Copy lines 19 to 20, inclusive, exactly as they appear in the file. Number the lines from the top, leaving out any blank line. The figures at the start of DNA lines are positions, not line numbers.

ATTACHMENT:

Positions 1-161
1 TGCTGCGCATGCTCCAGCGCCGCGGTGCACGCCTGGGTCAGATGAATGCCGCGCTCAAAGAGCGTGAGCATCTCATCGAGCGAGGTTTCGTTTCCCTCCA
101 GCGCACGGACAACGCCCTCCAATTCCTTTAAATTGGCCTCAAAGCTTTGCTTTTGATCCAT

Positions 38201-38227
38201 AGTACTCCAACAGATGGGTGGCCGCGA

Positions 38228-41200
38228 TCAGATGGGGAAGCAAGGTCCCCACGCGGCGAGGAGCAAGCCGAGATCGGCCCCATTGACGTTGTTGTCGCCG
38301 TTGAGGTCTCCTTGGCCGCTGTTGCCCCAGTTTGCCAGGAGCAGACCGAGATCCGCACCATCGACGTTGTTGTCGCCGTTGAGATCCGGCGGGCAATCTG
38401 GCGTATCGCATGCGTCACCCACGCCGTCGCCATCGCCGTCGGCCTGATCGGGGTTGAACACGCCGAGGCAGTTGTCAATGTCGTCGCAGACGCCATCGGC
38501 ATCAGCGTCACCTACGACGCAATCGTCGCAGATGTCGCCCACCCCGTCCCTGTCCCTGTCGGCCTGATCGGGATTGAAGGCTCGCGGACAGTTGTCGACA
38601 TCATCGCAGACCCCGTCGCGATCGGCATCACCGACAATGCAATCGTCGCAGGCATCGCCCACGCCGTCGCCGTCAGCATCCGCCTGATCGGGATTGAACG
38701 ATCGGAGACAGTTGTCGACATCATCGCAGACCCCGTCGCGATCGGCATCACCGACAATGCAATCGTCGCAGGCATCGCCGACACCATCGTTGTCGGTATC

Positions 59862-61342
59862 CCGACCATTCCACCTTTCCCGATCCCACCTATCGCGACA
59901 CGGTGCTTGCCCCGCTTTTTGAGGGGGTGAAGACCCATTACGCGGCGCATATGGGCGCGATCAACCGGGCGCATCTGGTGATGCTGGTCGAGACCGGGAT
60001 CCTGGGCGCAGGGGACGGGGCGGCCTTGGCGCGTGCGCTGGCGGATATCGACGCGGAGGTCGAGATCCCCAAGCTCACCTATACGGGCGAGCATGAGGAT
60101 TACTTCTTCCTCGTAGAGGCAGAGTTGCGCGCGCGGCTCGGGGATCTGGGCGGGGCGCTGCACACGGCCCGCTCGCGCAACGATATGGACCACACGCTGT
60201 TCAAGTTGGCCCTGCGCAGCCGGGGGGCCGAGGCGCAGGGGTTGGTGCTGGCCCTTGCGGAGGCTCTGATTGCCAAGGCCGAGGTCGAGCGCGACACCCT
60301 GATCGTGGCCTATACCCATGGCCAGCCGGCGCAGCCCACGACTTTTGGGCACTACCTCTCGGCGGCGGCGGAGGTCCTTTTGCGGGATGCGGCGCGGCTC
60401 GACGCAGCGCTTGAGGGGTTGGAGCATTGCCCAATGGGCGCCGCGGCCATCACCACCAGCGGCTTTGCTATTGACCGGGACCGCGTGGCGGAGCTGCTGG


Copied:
60301 GATCGTGGCCTATACCCATGGCCAGCCGGCGCAGCCCACGACTTTTGGGCACTACCTCTCGGCGGCGGCGGAGGTCCTTTTGCGGGATGCGGCGCGGCTC
60401 GACGCAGCGCTTGAGGGGTTGGAGCATTGCCCAATGGGCGCCGCGGCCATCACCACCAGCGGCTTTGCTATTGACCGGGACCGCGTGGCGGAGCTGCTGG